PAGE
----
.card-text {
 transform: translateY(-80px);

I only want to move the div vertically so I used the translateY value. Since I need to move it up, the value is negative.

In order to move the div up when we hover on it, we just change the value of translateY to a higher negative number like so.

.card-text:hover {
 transform: translateY(-350px);

This essentially accomplishes what we need. However, if you want a nicer effect where the card eases in when sliding up (instead of just jumping to position), we’ll change the transition using cubic-bezier values.  Here’s the updated code.

.card-text {
 transform: translateY(-80px);
 transition: 1s;
 transition-timing-function: cubic-bezier(.42,0,.58,1);

The cubic-bezier values are too complicated for me. So, I just go to a site to get the values. Here it is if you’re interested – They have a lot of transition effects. You can also make your own.

Here’s the codepen if you want to play around with it.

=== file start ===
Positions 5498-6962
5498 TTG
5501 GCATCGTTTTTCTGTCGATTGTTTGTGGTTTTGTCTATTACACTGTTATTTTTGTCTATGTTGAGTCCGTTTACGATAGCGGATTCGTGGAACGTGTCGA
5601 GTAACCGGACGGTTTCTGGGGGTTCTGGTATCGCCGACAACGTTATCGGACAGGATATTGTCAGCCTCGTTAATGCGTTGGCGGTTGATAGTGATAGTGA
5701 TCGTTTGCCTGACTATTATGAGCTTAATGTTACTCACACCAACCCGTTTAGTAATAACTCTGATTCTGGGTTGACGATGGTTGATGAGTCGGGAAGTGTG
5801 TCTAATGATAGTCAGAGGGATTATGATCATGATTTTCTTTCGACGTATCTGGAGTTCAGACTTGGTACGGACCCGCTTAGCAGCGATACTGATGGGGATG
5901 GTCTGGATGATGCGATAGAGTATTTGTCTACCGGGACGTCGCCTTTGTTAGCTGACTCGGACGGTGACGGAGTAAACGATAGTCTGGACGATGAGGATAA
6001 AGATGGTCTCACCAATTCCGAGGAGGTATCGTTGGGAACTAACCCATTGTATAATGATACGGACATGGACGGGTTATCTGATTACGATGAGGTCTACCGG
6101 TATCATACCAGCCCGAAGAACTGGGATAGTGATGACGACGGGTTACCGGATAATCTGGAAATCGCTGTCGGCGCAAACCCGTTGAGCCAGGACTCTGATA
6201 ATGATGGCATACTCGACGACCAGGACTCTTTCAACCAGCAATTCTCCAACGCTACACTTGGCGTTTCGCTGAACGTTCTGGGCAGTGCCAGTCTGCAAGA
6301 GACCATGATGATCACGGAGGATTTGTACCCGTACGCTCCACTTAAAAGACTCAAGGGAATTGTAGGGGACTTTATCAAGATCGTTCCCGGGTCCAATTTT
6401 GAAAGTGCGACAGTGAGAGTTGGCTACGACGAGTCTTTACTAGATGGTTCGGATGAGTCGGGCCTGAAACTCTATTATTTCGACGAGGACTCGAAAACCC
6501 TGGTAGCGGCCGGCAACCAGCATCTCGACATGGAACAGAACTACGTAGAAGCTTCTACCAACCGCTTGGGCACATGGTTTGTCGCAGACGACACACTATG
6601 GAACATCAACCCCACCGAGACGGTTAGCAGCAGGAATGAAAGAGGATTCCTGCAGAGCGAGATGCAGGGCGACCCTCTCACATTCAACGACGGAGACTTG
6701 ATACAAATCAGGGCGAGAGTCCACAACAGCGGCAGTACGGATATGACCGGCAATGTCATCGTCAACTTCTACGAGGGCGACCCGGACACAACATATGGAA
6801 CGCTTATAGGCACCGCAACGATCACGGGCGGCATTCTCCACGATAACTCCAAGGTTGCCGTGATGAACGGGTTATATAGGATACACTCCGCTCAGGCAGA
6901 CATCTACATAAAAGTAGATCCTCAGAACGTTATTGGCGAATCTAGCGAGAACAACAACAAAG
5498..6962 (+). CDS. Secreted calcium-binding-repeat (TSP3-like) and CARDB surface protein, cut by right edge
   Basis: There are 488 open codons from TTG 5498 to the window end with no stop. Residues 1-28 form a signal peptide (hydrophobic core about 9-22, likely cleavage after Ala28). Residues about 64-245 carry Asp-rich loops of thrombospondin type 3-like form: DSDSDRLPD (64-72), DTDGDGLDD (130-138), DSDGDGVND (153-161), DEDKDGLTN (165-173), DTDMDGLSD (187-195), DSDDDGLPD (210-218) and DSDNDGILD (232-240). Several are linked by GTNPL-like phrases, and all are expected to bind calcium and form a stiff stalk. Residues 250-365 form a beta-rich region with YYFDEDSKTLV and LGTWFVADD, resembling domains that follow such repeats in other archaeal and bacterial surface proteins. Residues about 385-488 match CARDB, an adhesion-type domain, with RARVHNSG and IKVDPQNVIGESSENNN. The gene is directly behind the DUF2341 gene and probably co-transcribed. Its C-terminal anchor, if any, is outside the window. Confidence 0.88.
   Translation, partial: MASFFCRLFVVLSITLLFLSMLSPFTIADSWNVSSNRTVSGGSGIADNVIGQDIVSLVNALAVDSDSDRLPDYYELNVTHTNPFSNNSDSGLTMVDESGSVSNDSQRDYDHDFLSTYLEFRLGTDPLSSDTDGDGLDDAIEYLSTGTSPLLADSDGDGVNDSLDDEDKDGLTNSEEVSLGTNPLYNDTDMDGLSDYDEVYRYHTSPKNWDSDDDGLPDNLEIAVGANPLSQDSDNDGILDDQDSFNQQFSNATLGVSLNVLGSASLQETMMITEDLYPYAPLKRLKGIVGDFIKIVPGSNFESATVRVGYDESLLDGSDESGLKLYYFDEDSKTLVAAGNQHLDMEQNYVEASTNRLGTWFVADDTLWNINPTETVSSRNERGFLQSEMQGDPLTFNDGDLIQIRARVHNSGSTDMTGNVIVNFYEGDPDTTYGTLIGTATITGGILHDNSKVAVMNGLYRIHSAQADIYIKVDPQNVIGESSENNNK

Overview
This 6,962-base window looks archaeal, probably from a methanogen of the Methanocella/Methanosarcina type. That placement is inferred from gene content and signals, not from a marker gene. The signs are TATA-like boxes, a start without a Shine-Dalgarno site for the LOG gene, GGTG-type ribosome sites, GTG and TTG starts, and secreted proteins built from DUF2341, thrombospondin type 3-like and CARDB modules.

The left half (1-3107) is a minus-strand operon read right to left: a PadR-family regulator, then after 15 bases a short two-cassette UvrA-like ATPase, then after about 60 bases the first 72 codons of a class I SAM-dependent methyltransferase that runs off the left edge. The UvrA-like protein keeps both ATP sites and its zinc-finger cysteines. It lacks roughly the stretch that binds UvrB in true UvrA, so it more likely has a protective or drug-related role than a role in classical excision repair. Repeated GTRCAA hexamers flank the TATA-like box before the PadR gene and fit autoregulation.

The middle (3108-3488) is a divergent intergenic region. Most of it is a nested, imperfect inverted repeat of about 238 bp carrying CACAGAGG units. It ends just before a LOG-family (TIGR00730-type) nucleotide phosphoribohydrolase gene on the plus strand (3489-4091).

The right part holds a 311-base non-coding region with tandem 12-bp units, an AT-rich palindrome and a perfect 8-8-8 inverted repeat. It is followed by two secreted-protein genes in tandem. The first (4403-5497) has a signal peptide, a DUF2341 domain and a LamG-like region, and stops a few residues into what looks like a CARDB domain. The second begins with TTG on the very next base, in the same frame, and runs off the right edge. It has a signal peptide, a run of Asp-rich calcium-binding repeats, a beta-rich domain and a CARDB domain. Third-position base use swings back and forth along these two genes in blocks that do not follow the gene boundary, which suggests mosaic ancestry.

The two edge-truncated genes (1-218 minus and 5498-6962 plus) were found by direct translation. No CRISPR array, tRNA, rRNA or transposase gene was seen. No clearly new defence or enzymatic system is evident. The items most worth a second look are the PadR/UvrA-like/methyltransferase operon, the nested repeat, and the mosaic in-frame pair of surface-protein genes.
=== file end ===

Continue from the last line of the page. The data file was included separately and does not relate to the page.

Day[26] – A Tutorial on Creating your own Color Picker Using Range Sliders for RGB

Yesterday, I updated you on my Pixel Art project for my Grow with Google Udacity class.  Today, I added more features including a custom color picker. I only had 10 or so colors before. I wanted to provide an option to users to pick their own color.

Someone on our GwG class slack asked if there was a way for you to create a color picker without using a plugin. I told him that I was plannning on doing this already and I told him my plan. He asked if he can see an example. I didn’t have one yet but I wanted to challenge my self, so, I decided to build the color picker.

Luckily, it only took me less than an hour to do it. Having a plan for how you want to build something helps with the execution part.

Here’s what we’ll build.


Let’s first set up the HTML. Since we are using RGB, let’s set up the 3 sliders. We are using sliders because it’s easier to control and it allows us to limit the range. We will have a range between 0 and 255 inclusive to correspond to 256. Here’s the HTML.

 <title>Range Sliders</title>
// This will be the div that we'll display the color picked. 
<div class="current-color-box">
 <p>Current color</p><div class="current-color"></div>